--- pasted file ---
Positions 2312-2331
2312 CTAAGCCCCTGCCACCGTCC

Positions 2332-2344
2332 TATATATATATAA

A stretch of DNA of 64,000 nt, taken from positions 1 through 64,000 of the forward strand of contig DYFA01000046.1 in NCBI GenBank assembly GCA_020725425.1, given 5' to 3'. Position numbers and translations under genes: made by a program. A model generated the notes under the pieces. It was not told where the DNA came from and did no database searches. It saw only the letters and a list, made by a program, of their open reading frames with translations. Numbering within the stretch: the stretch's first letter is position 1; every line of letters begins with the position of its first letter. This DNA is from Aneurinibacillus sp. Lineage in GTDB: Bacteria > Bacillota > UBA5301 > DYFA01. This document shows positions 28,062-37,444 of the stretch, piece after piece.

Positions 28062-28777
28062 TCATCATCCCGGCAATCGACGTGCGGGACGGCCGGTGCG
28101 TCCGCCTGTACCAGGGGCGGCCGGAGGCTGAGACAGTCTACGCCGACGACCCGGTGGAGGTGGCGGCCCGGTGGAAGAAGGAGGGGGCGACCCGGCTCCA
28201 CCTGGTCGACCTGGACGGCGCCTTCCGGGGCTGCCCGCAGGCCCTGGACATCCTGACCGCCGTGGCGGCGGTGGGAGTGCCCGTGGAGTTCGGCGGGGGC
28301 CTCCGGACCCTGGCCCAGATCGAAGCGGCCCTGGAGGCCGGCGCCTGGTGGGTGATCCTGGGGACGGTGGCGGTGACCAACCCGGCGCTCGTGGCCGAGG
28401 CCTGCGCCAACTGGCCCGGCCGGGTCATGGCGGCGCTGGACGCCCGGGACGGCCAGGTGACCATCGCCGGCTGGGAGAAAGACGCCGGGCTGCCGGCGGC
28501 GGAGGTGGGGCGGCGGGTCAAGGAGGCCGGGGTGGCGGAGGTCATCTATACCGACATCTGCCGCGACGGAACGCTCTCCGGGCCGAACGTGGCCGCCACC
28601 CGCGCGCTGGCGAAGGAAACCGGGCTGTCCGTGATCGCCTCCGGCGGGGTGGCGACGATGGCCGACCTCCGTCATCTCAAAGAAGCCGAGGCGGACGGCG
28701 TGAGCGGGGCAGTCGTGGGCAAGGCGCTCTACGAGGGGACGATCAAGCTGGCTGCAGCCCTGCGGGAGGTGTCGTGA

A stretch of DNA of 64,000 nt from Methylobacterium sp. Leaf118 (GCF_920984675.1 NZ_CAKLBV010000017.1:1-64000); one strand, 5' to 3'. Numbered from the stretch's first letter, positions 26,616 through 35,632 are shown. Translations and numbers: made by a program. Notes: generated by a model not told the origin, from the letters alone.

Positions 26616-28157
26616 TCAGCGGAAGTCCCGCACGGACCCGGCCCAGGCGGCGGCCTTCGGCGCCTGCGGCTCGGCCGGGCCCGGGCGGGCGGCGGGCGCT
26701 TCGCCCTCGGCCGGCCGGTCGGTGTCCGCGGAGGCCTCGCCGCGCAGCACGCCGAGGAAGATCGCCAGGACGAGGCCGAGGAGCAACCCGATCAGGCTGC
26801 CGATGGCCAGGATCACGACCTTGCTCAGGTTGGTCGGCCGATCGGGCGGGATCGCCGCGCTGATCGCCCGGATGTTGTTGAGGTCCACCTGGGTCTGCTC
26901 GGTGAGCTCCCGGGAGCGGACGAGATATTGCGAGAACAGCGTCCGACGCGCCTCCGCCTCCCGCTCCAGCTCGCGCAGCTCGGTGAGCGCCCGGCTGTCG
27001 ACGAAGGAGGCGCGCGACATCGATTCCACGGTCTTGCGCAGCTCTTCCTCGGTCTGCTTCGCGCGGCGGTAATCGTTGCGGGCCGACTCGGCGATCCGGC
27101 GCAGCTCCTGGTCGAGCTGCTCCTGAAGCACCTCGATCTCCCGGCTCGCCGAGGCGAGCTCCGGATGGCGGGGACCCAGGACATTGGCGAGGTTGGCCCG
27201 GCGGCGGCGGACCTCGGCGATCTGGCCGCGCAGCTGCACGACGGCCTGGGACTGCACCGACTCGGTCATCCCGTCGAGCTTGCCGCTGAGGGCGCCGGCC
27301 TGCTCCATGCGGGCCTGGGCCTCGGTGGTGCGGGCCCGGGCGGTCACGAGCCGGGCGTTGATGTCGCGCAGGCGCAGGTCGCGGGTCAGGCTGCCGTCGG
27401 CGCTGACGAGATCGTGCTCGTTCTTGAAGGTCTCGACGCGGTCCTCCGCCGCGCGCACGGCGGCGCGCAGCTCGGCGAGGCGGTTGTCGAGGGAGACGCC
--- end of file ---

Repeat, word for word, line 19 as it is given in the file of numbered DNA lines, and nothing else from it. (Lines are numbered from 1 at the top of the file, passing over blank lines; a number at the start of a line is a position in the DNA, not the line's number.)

26801 CGATGGCCAGGATCACGACCTTGCTCAGGTTGGTCGGCCGATCGGGCGGGATCGCCGCGCTGATCGCCCGGATGTTGTTGAGGTCCACCTGGGTCTGCTC